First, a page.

World staring at imminent water crisis risk: UNESCO
Unless there is a substantial rise in international cooperation, the world is likely to face a worsening water crisis in the coming years, especially in the urban centres, UNESCO and UN-Water warned in the latest edition of the UN World Water Development Report
Pointing out that over a quarter (26%) of the global population is deprived of safe drinking water, the report published by UNESCO on behalf of UN-Water and released on March 22, 2023, at the UN 2023 Water Conference in New York noted that almost half (46%) of people across the world lack access to safely managed sanitation.
According to the report, water scarcity affects between two and three billion people for at least one month per year, presenting a serious threat to livelihoods, particularly food security and access to electricity.
Noting that extreme and prolonged droughts are also stressing ecosystems, with disastrous effects for both plant and animal species, the report further noted that the global urban population confronting water scarcity is expected to more than double by 2050, from 930 million in 2016 to 1.7-2.4 billion people.
“There is an urgent need to establish strong international mechanisms to prevent the global water crisis from spiralling out of control. Water is our common future, and it is essential to act together to share it equitably and manage it sustainably,” the Director-General of UNESCO, Audrey Azoulay, said while speaking at the conference.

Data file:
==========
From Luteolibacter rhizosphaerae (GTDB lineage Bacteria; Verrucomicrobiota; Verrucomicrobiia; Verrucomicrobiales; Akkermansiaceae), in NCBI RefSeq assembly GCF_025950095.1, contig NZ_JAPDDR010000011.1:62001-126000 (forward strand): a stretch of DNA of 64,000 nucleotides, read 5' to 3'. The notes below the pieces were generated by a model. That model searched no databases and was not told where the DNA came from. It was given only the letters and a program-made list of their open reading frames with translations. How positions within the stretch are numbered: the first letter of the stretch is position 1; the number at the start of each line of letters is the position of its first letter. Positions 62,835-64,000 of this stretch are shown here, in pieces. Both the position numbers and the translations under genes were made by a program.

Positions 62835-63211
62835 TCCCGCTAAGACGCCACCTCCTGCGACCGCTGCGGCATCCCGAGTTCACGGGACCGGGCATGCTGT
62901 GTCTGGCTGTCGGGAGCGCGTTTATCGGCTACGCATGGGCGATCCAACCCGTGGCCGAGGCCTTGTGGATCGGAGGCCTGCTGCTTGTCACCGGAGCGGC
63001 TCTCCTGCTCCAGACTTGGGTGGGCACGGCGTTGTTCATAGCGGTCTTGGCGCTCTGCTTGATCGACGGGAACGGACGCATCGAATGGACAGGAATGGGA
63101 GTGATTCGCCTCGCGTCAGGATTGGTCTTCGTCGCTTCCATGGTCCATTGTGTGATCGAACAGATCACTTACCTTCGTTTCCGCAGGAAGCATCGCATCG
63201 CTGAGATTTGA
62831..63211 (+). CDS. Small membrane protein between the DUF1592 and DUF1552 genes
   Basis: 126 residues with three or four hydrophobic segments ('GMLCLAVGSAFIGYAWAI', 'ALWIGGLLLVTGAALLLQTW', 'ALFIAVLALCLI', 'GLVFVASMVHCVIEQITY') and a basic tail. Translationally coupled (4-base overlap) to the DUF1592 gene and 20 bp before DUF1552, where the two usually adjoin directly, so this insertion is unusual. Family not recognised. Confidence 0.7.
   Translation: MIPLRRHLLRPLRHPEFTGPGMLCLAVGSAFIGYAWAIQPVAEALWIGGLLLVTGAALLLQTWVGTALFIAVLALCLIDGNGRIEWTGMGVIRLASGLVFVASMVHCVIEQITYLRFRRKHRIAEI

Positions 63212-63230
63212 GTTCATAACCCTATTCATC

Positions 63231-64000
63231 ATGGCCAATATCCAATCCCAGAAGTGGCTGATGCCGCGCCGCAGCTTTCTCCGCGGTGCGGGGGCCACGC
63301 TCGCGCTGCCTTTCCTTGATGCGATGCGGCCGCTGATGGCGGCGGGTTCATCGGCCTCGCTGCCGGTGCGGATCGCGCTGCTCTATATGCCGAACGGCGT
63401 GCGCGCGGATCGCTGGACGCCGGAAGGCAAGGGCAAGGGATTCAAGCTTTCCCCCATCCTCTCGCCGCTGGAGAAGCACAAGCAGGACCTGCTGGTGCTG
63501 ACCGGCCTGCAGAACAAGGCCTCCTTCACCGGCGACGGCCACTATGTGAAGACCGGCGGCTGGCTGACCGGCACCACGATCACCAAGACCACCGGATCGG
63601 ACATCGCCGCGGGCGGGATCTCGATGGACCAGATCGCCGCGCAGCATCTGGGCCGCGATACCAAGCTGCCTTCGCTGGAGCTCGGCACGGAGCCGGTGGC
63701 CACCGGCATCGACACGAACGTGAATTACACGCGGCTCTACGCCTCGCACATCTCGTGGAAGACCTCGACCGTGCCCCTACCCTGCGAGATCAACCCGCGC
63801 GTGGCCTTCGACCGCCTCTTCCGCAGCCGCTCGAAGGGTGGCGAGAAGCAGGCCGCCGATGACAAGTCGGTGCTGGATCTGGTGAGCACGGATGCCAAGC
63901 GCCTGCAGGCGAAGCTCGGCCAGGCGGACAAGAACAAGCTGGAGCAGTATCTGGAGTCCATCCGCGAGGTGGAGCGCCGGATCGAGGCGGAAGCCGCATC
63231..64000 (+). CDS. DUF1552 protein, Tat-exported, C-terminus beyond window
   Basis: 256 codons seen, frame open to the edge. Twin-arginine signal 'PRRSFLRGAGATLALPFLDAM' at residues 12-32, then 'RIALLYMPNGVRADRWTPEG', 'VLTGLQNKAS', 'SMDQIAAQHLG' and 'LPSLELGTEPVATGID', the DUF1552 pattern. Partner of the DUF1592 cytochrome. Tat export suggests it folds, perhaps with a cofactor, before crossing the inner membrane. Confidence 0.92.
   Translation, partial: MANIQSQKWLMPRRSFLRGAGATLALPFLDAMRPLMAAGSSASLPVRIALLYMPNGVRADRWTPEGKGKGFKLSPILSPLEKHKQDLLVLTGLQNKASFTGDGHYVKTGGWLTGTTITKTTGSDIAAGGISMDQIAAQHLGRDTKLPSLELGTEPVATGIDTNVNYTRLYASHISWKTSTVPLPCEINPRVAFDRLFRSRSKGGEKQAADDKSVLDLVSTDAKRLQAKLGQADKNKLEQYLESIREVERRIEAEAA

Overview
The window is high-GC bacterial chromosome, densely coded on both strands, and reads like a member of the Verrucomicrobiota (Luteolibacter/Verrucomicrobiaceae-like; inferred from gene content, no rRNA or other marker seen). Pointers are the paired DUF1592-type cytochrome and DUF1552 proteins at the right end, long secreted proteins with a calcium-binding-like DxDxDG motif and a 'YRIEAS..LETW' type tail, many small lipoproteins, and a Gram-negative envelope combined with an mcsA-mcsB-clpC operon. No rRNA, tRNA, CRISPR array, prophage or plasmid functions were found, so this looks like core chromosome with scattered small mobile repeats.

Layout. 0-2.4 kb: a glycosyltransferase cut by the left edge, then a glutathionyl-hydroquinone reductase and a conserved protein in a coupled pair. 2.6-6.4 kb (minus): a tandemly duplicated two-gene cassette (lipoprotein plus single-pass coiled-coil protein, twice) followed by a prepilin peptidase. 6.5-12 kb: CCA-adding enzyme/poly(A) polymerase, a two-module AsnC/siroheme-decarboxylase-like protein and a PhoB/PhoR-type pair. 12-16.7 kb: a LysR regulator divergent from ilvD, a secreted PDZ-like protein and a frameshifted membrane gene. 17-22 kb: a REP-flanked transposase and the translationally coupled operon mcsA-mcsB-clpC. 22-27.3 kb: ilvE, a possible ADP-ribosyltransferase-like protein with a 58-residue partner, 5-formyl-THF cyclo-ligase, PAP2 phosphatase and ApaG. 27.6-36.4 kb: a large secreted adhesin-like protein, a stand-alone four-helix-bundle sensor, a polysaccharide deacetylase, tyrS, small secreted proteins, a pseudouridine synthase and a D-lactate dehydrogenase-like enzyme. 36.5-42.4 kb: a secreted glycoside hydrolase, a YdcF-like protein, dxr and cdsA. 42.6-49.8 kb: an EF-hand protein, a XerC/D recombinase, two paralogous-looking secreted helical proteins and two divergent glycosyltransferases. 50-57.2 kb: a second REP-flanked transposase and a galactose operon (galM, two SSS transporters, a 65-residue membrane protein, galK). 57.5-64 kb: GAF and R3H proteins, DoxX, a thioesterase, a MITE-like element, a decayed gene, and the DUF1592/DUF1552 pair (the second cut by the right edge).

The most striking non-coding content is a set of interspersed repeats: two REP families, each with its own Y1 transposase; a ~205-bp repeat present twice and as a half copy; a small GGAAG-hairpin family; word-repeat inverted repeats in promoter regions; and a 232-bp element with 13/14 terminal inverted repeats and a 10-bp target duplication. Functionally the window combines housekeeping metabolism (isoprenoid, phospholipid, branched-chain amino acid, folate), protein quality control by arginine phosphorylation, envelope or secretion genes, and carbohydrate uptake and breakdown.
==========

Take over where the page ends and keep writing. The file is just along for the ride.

“There is much to do, and time is not on our side,” Chair of UN-Water and Director-General of the International Labour Organisation, Gilbert F. Houngbo, said.
“This report shows our ambition, and we must now come together and accelerate action. This is our moment to make a difference,” he added.
Pointing out that international cooperation is the key to access to water for all, the report noted that nearly every water-related intervention involves some kind of cooperation.
Stressing that growing crops requiring shared irrigation systems among farmers to provide safe and affordable water to cities and rural areas is only possible through communal management of water supply and sanitation systems, and cooperation between these urban and rural communities is essential to maintaining both food security and uphold farmer incomes, the report stated.
The report further pointed out that only 6 of the world’s 468 internationally shared aquifers are subject to a formal cooperative agreement, despite cooperation over transboundary basins and aquifers having been shown to deliver many benefits beyond water security, including opening additional diplomatic channels.
Reiterating that boosting international cooperation is the only way to prevent a global water crisis in the coming decades, the United Nations called upon countries to work together to avert the looming crisis.